There is no existential threat to Israel today apart from the one of our own making. You don’t have to take my word for it; one hears it regularly from Ehud Barak, who ought to know, and he’s hardly alone in the Israeli security establishment in this respect. However, the danger of our own making may well suffice to finish us off. Benjamin Netanyahu loses no opportunity to scream to the world that Israel is on the brink of catastrophe; without such certainty, his entire inner world would probably collapse. Israel does, of course, have enemies, as do other states. It’s the narrative of continuous, and somehow delectable, do-or-die romance that needs to be examined or, rather, superseded by something better.
For it is one thing to say that the Jews needed, and probably still need, a state, and that the history of the first half of the twentieth century proved this theorem; or, simply stated, that the early Zionist analysis of what lay in store for the Jews of Europe was unfortunately all too right, and a real and practical solution was urgently required. It is another thing to claim, as voices both inside and outside the Israeli government do frequently, that the Zionist enterprise necessarily involved the subjugation, disenfranchisement, and potential expulsion of that other people still living on their lands to the west of the Jordan River. Peres, let it be said, did not share the latter view. But he lived inside, indeed in some sense embodied, the romantic tale of Jewish rebirth, including some of the darker aspects of that tale.
Meanwhile, the Israeli appropriation of Palestinian land on the West Bank proceeds apace: in Area C alone—the approximately 60 percent of the West Bank under full Israeli legal and military control—well over half of all land reserves have by now been either settled by Israelis or earmarked for future settlement.1 Netanyahu has recently proclaimed that these settlements are there “for all eternity.” It’s still possible that eternity will turn out to be shorter than expected, but each passing day pushes Israel further toward either South African–style full-fledged apartheid in the occupied territories or, eventually, a single state with a Palestinian majority. Sometimes, like many of my activist friends, I think the latter possibility, or some form of confederated system, is the best we can hope for. But in either case, we have the end of the democratic, self-contained, and independent Jewish state. As Peres says toward the end of his book, “The future of the Zionist project depends on our embrace of the two-state solution.”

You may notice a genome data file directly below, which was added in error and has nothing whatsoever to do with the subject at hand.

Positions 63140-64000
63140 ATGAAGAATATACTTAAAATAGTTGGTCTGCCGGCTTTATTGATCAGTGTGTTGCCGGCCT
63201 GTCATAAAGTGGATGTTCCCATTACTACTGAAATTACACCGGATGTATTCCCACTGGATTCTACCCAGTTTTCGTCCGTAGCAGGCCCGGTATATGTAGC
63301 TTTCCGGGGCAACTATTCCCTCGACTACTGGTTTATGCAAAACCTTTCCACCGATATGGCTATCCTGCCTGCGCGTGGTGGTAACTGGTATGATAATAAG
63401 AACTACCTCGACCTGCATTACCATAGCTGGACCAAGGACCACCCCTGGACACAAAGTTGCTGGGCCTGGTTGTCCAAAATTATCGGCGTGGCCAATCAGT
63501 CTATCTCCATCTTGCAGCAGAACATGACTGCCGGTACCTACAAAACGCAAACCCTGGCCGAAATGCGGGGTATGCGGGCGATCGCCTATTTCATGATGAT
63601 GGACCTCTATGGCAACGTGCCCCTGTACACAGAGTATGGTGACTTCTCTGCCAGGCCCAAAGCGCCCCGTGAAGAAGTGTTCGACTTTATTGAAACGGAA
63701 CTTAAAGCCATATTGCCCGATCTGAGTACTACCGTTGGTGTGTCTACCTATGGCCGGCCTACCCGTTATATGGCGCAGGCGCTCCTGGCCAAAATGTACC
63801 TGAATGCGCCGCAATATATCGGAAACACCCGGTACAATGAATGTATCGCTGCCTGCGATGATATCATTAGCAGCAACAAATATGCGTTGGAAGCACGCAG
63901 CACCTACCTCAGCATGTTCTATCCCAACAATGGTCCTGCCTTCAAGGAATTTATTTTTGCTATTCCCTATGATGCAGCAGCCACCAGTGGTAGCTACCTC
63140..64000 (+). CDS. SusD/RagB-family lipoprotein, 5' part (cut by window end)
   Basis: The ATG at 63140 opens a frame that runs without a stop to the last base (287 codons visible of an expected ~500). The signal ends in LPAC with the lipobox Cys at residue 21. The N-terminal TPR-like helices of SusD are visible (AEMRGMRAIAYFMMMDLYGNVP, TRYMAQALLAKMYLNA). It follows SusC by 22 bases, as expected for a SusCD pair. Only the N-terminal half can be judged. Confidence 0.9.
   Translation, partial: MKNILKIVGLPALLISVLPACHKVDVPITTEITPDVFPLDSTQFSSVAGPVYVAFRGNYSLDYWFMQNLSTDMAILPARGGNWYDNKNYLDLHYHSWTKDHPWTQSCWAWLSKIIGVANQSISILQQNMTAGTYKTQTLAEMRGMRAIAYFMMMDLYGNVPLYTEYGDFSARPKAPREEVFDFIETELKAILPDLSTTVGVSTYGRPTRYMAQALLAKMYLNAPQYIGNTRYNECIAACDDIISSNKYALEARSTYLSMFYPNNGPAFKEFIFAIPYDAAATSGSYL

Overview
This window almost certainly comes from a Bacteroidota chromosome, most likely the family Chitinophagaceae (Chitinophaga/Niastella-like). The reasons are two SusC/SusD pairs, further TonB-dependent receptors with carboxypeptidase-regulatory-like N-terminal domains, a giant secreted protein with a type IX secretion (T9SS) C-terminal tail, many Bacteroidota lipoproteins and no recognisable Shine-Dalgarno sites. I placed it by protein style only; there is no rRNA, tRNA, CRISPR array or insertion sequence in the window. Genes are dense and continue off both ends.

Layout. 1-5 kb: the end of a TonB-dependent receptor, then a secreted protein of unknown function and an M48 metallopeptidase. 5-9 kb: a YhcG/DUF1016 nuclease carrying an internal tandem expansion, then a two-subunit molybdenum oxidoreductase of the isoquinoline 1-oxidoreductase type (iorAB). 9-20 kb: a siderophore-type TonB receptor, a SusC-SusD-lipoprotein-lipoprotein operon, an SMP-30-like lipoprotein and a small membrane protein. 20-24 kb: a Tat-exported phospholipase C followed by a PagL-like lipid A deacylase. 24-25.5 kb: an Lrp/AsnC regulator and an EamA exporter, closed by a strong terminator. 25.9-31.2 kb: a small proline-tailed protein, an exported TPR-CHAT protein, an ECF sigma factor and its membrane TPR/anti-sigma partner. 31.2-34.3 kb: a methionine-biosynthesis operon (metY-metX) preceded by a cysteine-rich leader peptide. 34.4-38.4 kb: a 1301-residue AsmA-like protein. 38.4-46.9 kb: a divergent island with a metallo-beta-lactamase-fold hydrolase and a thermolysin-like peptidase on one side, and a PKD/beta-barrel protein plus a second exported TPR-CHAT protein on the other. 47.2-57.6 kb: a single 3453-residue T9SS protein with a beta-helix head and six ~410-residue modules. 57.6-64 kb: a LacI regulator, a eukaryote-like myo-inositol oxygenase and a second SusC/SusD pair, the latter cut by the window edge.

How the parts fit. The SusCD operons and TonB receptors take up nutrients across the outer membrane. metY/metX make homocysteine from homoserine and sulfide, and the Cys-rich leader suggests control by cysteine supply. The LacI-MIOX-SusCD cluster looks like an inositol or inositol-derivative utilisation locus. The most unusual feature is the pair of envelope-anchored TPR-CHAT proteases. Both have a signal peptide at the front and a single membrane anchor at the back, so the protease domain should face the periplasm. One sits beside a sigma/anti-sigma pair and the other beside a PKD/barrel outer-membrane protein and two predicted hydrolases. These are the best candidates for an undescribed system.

He didn’t always think so. Peres is one of the handful of Israeli politicians and public figures who were able to change their minds about something important (the former president Ezer Weizman was another). I once heard Leah Rabin, Yitzhak Rabin’s widow, insist in a public lecture that her late husband had never even once changed his mind about anything, as if that were a great human virtue. Inhabiting a mythic cosmos tends to reduce reality to a manageable set of indubitable equations. It was within just such a mental world that Peres lent his weight, as minister of defense in Rabin’s government, to the creation of some of the first Israeli settlements in the West Bank.
This happened during the Hanukkah holiday of 1975, when a group of messianic-mystical Israeli nationalists, known at that time as Gush Emunim, took over the old Turkish railway station at Sebastia in the north-central West Bank and declared it liberated Jewish territory. Peres flew in by helicopter and told the would-be settlers they would have to leave until the government decided on the conditions of their settling there. In the next few days, in the face of considerable resistance from Rabin, among others, Peres was instrumental in negotiating those conditions, still remembered as the “Sebastia compromise.”